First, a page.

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Writer’s Round Table – On Publishing

Writer’s Round Table – On Publishing

Getting Published
Melissa Ohnoutka
Getting Published
Stella Riley

We’re back at the round table again, catching up with three of our favorite authors. Melissa Ohnoutka, Will Graham, and Rusty Rhoad.

For many of us fledgling writers, we wonder, what does it take to get published? Over the next few articles we’re going to demystify the process. Hopefully. Does this mean that you’ll get an answer that will get you published? Or rocket your latest book to the top of the charts? As you’ll read here, and in many other sources, Lady Luck plays a major role.

Here’s more from our faves!

What did it take for you to become published?

WILLIAM: Luck, pure and simple. I was extremely fortunate to win 'wild card' slots in the anthologies MURDER BY MAGIC and THRILLER 3: LOVE IS MURDER. Both received extraordinary submissions, but I was fortunate enough to make the final cut in both.

RUSTY: Talent, sheer talent. That’s my story and I’m sticking with it. Hold on a minute, my tongue seems to be stuck in my cheek. OK, Luck. I met a local writing-and-writers shaker and mover who sent my book to an editor who loved it.

MELISSA: Determination and a huge learning curve. After years of conferences and requests by agents and editors, I decided to go the indie-publishing route. This meant learning how to format, create covers, find editors, etc. But it's the best thing I ever did. It's all about control for me and not being under so much pressure to reach a deadline.

What was the one thing that surprised you more than any other when you were published?

WILLIAM: The shout-out Publisher's Weekly gave to "Spider's Tango" in T3. I can remember staring at the screen, not quite believing what I was reading.

RUSTY: The cover. Never in my wildest imagination could I have come up with a better cover. I guess that’s why I’m a writer and not an artist. If it wasn’t so self-aggrandizing, I’d get it tattooed somewhere.

MELISSA: How much time, effort and money the marketing side required. To be honest, I'm still working on finding the right balance.

What role do you see the Indie (self)published as having in today’s publishing environment?

WILLIAM: The goal of any writer is - in my opinion - to tell the story you want to tell. Publishing is such a subjective environment to start with, the option of going Indie has opened the gates for some fantastic writers who otherwise may have not had the chance to get their work out to a broad audience.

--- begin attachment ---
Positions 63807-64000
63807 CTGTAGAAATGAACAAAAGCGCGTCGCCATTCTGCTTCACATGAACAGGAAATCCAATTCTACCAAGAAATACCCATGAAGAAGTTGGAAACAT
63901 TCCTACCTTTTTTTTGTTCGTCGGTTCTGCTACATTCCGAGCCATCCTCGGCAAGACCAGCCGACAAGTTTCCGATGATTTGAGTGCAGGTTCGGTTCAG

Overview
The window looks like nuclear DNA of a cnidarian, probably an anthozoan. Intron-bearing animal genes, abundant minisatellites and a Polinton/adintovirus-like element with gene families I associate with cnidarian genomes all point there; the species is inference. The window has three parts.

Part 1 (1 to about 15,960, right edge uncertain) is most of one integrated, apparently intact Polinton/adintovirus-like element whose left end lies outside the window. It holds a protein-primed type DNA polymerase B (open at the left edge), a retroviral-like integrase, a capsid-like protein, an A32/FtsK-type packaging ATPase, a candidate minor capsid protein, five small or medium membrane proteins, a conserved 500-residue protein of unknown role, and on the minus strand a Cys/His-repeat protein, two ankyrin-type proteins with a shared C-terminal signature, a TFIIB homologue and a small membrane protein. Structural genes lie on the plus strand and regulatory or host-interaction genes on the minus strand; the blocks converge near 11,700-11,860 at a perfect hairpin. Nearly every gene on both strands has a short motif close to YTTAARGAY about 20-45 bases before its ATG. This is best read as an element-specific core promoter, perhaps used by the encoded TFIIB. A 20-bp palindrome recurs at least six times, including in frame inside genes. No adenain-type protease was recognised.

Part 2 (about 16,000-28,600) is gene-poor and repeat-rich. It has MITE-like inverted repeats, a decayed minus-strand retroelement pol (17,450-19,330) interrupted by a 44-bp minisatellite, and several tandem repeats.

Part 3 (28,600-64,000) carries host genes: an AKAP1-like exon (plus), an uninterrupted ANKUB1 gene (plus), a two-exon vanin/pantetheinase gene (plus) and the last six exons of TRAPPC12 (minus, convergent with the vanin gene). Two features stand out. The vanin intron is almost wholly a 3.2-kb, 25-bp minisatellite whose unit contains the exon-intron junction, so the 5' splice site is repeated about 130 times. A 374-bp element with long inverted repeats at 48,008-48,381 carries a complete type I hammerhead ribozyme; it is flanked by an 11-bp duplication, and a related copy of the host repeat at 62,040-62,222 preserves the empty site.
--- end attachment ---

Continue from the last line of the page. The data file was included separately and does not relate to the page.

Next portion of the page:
RUSTY: On the plus side, it allows the entrepreneur to make money in publishing without the crap game of agents-and-major houses. Plus it’s broken open the whole business—whether or not for the better, it’s hard to tell. On the minus side, it has unleashed a lot of really bad books on the book reading-and-buying and public. Will they become jaded and just quit? Again, hard to tell.

MELISSA: I don't think this is any different from a traditionally published author. We all want to write a great story, get it out to the readers and then start on the next one. It's what drives me as a writer, even though at times my writing has to be put on hold due to life. But that doesn't mean the voices in my head stop.

I do believe indie publishing has changed the role of an author though. It's made them stronger, more knowledgeable about how the publishing industry works and that in itself has made the entire process better. Now of course there are cons as well. With so many people able to publish their own work (ready or not), it can make getting your book noticed more difficult.

What role does Amazon play as you see it?

WILLIAM: Right now, Amazon is the 800lb. Gorilla in Indie Publishing. The broadest possible reach (worldwide), and the work is always there. A traditionally published work has an average shelf life of two to six weeks. With Amazon Indie, the work is there until the author decides to make it no longer available.

RUSTY: I agree with Will. They set the rules. So far, they seem to be a benevolent dictator, with no intention of developing nuclear weapons. I’m going out on a limb and say their influence is overwhelmingly positive.

MELISSA: Aw...Amazon. Have to agree with Will and Rusty. Right now they are the ones holding all the cards. You want your books on their site because of the number of people they reach daily, but you have to play by their rules. This takes away some of that control I so love. LOL

RUSTY: Think Confessions of a Control Freak will be the title of your next book?

MELISSA: Great title, Rusty! I love it! Wait a minute! Now how on earth did you know what my next book was about?? LOL Boy are the wheels turning now…

WILLIAM: Well, I guess the secret is out now. I was under the impression Melissa was working on Confessions of a Control Freak, Volume 3How to Deal with Writer Friends already. Or maybe that was Volume 4. I don’t recall.

The cool thing is, all three of these authors also can be found contributing on many blogs. Next week, I’ll add the blogs that they contribute to. Or the ones they star in! And we’d love to structure our articles around what you’d like to read about. Don’t hesitate to shoot me an email with interview questions.

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